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Politician Offers $4.4 Million Reward To Whoever Kills Donald Trump

An Iranian senator has placed a bounty on Donald Trump's head, offering USD$3 million ($4.4 million) to 'whoever kills' the US President.

The comments from Iranian politician Ahmad Hamzeh follow the assassination of the Iranian general, Qasem Soleimani, who was killed by a US drone in January.

Hamzeh is the MP of Kahnuj city in Kerman province, the hometown of the slain general.

“I declare on behalf of the people of Kerman that all Kermanis are soldiers of Haj Qassem (Soleimani) and we all have no fear of being martyred," Hamzeh said in parliament on Tuesday, according to Iranian media ISNA.

Trump ordered the assassination of a beloved Iranian general who he said was a terrorist. Image: Reuters.

"We give $3 million in cash to anyone who kills Trump," Hamzeh said.

At his funeral, Iranians were asked to raise $80 million dollars as a reward for "anyone who get[s] close to the head of Trump".

General Soleimani was revered as a national hero in Iran but was dubbed a "noted terrorist" by President Trump.

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Head Of Iran's Elite Military Force Killed In Baghdad Air Strike

Qasem Soleimani, the head of Iran's elite Quds military Force, has been killed in an airstrike in Baghdad.

The general's death offset widespread mourning in the country and 56 people were killed in a stampede at his funeral.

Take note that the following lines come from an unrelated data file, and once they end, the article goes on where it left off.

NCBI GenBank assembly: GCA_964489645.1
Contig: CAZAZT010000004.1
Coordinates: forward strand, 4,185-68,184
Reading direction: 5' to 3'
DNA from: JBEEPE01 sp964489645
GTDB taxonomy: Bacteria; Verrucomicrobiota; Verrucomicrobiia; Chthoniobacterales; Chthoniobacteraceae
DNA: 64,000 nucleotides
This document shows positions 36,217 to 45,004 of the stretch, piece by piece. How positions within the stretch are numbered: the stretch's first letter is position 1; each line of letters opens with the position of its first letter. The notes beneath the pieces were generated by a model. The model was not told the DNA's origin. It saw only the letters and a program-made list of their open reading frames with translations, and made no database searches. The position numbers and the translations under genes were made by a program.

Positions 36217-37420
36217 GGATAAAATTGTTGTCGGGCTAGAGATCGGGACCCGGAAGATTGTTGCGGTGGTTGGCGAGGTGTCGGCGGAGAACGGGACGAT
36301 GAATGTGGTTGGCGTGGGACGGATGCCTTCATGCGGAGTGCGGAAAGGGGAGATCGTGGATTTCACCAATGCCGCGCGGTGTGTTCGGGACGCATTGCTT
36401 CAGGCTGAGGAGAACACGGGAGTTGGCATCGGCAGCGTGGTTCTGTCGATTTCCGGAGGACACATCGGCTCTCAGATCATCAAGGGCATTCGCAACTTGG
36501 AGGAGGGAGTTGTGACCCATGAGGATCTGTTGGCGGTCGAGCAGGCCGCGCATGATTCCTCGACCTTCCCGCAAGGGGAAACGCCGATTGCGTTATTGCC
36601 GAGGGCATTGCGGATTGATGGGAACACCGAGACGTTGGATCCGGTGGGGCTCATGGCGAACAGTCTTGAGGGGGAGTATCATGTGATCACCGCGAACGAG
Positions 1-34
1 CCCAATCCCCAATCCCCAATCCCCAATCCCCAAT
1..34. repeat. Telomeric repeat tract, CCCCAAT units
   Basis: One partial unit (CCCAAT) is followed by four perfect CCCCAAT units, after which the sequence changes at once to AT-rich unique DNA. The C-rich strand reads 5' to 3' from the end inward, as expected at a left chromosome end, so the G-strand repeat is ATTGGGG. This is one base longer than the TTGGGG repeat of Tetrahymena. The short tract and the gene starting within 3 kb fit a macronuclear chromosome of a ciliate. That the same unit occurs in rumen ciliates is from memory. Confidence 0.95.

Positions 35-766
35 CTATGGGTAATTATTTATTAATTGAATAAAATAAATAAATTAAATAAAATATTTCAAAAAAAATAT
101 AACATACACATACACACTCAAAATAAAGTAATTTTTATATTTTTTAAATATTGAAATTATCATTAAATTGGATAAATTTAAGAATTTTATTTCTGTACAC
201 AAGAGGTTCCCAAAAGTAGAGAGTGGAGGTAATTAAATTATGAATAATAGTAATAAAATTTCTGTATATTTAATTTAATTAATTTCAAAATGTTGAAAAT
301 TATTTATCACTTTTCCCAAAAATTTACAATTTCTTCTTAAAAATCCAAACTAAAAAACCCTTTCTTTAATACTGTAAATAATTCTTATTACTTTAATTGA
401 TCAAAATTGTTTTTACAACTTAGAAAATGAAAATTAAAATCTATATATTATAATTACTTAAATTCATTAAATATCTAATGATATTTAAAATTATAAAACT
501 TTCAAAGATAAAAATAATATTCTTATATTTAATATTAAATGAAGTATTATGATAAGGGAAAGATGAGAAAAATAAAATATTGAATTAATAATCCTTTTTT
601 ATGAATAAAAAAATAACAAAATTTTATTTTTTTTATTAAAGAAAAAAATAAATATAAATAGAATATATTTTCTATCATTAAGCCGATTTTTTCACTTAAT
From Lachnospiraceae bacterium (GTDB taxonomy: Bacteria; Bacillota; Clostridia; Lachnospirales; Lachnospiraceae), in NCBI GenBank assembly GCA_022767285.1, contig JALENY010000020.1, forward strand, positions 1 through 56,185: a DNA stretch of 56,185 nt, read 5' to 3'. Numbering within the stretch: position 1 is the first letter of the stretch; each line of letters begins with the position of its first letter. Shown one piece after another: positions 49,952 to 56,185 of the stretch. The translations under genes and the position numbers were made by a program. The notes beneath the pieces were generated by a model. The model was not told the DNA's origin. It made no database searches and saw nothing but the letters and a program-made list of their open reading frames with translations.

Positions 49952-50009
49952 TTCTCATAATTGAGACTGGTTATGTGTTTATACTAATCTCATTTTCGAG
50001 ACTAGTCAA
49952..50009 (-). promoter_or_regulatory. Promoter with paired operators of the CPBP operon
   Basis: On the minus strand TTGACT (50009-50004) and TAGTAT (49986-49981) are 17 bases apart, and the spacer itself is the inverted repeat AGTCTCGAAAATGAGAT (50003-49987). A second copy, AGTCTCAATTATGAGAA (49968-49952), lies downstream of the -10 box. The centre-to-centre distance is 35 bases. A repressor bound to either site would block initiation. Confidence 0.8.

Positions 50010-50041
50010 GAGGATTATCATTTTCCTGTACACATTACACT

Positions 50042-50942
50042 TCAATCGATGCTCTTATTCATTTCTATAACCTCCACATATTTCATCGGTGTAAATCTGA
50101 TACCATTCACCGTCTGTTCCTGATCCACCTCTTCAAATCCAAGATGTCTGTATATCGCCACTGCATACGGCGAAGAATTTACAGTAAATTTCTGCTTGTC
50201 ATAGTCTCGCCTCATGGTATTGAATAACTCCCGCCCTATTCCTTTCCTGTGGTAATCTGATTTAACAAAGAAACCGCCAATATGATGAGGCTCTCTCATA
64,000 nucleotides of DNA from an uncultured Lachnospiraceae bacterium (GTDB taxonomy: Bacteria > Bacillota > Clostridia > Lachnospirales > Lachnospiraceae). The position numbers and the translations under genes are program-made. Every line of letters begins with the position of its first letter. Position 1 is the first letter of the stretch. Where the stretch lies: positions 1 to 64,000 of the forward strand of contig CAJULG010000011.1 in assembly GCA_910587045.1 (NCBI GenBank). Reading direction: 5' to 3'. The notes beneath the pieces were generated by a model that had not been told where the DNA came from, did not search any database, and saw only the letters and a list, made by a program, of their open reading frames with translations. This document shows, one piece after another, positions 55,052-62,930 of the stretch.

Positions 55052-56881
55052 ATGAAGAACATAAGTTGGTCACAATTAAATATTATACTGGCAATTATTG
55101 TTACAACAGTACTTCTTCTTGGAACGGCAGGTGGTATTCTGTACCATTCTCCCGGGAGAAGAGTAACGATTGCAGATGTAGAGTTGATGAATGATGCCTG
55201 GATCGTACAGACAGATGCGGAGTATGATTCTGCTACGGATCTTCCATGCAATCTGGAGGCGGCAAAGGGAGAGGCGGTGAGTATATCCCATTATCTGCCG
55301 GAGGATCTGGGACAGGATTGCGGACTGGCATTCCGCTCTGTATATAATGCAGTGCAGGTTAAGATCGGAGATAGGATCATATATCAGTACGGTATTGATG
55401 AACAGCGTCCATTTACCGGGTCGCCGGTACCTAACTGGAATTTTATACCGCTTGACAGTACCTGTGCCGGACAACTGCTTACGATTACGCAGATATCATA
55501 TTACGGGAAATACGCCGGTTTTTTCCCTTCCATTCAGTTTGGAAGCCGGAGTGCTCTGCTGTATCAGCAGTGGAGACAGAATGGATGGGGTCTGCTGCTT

Last week, President Trump gave a minute-by-minute account of Soleimani's last moments while meeting with Republican donors at Mar-a-Lago.

"They're together sir," Trump recalled the military officials saying.

"Sir, they have two minutes and 11 seconds... Sir, they have approximately one minute to live, sir. 30 seconds. 10, 9, 8 ...' "

"Then all of a sudden, boom," he said.

Donald Trump giving his first statement after the airstrike. Image: Getty

The US President recognised the strike had "shook up the world".

The inability to agree on nuclear proliferation remains a sore point for both countries.

The US abandoned the Iranian nuclear agreement in 2018 and has long accused the country of trying to obtain nuclear weapons.

Addressing parliament, Senator Hamzeh said it was Iran's "natural right" to have a nuclear program.

"If we had nuclear weapons today, we would be protected from threats," Hamzeh said.

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"We should put the production of long-range missiles capable of carrying unconventional warheads on our agenda. This is our natural right," he said.

The price tag on President Trump's head is the least of his worries today, as his impeachment trial kicks off in the US Senate.

Democrats are calling for President Trump to be removed from office for pressuring Ukraine to investigate former Vice President Joe Biden, a political rival, and then obstructing the inquiry into the scandal.

However, with a two-thirds majority needed in the 100-member Senate to remove Trump from office, he is almost certain to be acquitted by fellow Republicans in the chamber.

With AAP

Contact Eden at egillespie@networkten.com.au